Supreme Court to rule in Google referrer header privacy settlement case

Supreme Court, Washington, D.C.

David Zwier reports:

The US Supreme Court granted certiorari [order list, PDF] in three cases Monday, including a dispute over a settlement in a Google privacy case and a Missouri death penalty case.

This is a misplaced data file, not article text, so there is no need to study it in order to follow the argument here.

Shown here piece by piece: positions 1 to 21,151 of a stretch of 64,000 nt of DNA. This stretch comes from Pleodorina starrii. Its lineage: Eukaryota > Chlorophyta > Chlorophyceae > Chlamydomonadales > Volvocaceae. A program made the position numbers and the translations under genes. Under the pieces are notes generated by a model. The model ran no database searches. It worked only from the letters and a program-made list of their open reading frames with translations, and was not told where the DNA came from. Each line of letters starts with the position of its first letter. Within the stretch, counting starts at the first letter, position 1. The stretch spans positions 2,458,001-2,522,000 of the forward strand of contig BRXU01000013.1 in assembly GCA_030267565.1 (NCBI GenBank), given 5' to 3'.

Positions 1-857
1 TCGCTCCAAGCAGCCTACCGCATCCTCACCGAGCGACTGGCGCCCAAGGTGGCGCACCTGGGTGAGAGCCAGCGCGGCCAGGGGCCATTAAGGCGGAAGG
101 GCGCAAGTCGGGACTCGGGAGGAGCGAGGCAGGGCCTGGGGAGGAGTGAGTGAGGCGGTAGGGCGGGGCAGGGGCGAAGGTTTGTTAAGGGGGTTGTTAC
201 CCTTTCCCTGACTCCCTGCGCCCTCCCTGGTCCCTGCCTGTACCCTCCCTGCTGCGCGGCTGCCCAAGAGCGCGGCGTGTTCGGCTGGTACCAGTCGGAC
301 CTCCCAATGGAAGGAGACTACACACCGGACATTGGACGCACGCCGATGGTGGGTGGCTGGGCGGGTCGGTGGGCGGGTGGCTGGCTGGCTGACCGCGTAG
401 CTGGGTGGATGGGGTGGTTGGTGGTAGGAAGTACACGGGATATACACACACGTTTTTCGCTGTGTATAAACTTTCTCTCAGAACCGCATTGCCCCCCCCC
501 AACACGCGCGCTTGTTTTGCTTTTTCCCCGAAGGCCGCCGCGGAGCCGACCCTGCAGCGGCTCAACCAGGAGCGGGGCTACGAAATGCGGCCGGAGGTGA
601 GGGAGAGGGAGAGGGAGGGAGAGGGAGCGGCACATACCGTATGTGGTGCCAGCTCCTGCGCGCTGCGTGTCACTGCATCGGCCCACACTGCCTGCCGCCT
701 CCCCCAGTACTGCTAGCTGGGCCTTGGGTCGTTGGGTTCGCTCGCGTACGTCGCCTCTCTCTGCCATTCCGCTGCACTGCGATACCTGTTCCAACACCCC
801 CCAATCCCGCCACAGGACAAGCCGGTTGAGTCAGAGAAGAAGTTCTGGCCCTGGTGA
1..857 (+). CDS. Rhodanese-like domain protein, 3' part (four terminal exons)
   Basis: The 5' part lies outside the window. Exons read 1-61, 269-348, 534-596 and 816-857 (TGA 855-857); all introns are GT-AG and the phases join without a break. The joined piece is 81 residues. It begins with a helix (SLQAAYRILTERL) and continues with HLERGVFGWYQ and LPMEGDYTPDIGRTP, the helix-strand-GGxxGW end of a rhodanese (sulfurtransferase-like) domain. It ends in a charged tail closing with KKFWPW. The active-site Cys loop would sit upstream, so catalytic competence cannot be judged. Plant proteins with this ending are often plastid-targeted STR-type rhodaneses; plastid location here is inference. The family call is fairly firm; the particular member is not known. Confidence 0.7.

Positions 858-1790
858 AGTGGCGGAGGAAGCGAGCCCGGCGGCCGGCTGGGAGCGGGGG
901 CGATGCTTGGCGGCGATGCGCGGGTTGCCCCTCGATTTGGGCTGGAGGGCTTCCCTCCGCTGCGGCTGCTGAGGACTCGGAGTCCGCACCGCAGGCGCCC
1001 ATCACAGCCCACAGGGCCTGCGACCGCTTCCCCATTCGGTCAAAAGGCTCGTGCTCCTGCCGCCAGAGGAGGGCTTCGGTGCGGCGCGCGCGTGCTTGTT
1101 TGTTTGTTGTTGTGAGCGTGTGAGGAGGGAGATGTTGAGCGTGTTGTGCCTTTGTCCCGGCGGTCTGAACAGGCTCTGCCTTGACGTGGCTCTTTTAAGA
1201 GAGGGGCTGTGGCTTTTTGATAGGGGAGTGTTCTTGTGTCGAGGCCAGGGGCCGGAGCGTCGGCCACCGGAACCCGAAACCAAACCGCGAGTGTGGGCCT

In Frank v. Gaos [docket; cert. petition, PDF], the question before the court is, “in what circumstances a cy pres award of class action proceeds that provides no direct relief to class members supports class certification and comports with the requirement that a settlement binding class members must be ‘fair, reasonable, and adequate.'” The term cy presderives from the Norman-French phrase, cy pres comme possible, meaning “as near as possible.” Petitioners contend that the application of cy pres to the $8.5 million that Google agreed to pay in 2013 to settle allegations they violated users’ privacy rights, violates Rule 23 of Federal Rules of Civil Procedure [text] governing class actions. The circuit courts are divided on the issue, with the Third, Fifth, Seventh and Eighth Circuits disallowing the practice and the Ninth Circuit allowing it.

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